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Thread: Dual Booting - Bootloader didn't install - Now Niether openSUSE nor Windoze Boot

  1. #1
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    Angry Dual Booting - Bootloader didn't install - Now Niether openSUSE nor Windoze Boot

    I was recently trying to install to openSUSE 13.2 on Dell Studio 15 laptop. It has old hardware - BIOS System - MBR Boot. The hard drive was new with 1TB space. It had 5 partitions (all NTFS), the 5th one was for installing linux (as mentioned earlier pre-formatted as NTFS). To, my susprise, MBR, the first partition of HDD which was labelled as System Reserved Partition was of NTFS format. AFAIK MBR should be of FAT32 partition format right?

    OK.now I will explain how the system behaved weirdly.
    1. When I tried to install Linux Mint (from live cd). The computer folder showed all the partitions. But the installer didn't show all the partitions. It showed all the extended partitions as single partition of 800 GB. Becoming aware that Linux Mint won't install properly I tried to install openSUSE on it.
    2. Luckily it showed all the partitions. I rejoiced that "Yeah openSUSE has the best installer." But this joy was short lived as the installer didn't allow me to resize, move or delete partitions. Ofcourse I'm talking about expert partitioning here. So, I edited the 5th partition, on which we had planned to install openSUSE by setting it as root partition and formatting it as XFS (which was formatted as NTFS). I could not make make a SWAP partition as the installer didn't allow me to do it. When I tried to resize/delete/move a partition a got two dialog boxes. One confirming whether I wanted to continue without swap partition. The second dialog box showed long string of text. I would summarise the text as "The partition structure has improper structure. You won't be able to Delete/RESIZE/MOVE partition. If you want to do so, you should create a new partition structure, deleting old partition structure."
    3. OH, I didn't mention, the automatic proposal which the partitioner proposed didn't even bother to touch the HDD. It infact showed suggestion to install openSUSE on the installation medium (i.e. the liveusb). Weird.
    4. I was dumb enough to continue even after this. So, I just made the last partition as / and continued installation. Rest of the settings were left to be default.
    5. Another setback came when at last step I got message, "bootloader not installed, retry or edit bootloader options". Retried to install the bootloader again, then I also selected the option to copy generic bootloader to MBR. Ultimately I had to abort.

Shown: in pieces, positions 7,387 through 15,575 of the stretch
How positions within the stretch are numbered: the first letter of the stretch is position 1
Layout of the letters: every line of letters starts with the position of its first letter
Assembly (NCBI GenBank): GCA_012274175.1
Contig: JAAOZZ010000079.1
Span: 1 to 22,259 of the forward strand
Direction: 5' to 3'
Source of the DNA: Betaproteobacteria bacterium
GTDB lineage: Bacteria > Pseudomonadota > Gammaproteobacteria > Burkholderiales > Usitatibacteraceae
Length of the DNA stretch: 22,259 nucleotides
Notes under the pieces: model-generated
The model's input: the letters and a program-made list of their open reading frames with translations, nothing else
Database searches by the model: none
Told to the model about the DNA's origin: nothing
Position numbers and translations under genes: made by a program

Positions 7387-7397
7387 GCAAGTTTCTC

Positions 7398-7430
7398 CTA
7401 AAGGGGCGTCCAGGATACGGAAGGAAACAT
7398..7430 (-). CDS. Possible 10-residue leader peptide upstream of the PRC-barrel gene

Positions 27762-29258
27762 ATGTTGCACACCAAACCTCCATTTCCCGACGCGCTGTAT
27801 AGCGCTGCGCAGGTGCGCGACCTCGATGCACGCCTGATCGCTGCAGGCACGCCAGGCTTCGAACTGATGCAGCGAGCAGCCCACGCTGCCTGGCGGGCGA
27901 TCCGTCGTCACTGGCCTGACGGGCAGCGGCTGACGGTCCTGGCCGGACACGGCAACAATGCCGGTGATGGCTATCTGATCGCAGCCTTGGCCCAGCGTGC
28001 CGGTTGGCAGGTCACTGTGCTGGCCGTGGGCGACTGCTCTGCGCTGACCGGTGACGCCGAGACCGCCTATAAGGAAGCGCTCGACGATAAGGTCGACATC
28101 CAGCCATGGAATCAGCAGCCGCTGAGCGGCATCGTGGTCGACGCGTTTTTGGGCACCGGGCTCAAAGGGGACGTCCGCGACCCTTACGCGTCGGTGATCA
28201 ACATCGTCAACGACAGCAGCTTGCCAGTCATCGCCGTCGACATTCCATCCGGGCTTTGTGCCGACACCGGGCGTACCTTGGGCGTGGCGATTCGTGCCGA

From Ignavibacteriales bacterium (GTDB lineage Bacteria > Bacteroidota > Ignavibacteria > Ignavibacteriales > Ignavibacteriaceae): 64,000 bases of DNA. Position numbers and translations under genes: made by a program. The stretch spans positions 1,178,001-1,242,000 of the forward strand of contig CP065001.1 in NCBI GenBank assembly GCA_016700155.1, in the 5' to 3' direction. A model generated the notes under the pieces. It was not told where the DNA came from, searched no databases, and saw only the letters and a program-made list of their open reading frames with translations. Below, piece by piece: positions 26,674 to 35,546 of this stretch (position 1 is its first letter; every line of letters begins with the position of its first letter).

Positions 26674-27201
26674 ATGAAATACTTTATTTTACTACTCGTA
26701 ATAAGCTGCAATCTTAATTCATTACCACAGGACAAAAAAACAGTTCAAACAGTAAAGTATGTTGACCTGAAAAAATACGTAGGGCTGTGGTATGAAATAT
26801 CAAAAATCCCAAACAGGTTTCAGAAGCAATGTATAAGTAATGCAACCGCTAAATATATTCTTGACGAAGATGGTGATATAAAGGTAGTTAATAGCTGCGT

6. Then it stuck me, may be the problem is due to not setting MBR partition as boot flag. Again the bootloader didn't install. I tried different setting like install bootloader to only MBR or install only on /boot or both. Nothing working.
    7. I thought that having formatted a partition as XFS I may be allowed to resize it and make a SWAP partition but I was still not allowed.
    8. Then I gave up.
    9. To my surprise niether Windows nor openSUSE boots.


    I've tried to FixMbr by Bootrec.exe /FixMbr from windows 7 system repair disk. It shows process completed but in reality it didn't. And Bootrec.exe /RebuildBCD didn't even run properly.

    The only breather is that the partitions other than / and MBR are left intact.

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    Default Re: Dual Booting - Bootloader didn't install - Now Niether openSUSE nor Windoze Boot

    The Master Boot Record is outside the partitions (together with the partition table itself), does not contain a file system, thus not of any file system type, thus not FAT32.

    It is of no importance what the file system type of a partition is as you are going to use it for a fresh installation of openSUSE, as it will be overwritten with a new file system (of a Linux type like Btrfs, ext2/3/4, Reiser, Xfs).
    Henk van Velden

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    Post Re: Dual Booting - Bootloader didn't install - Now Niether openSUSE nor Windoze Boot

    Quote Originally Posted by hcvv View Post
    The Master Boot Record is outside the partitions (together with the partition table itself), does not contain a file system, thus not of any file system type, thus not FAT32.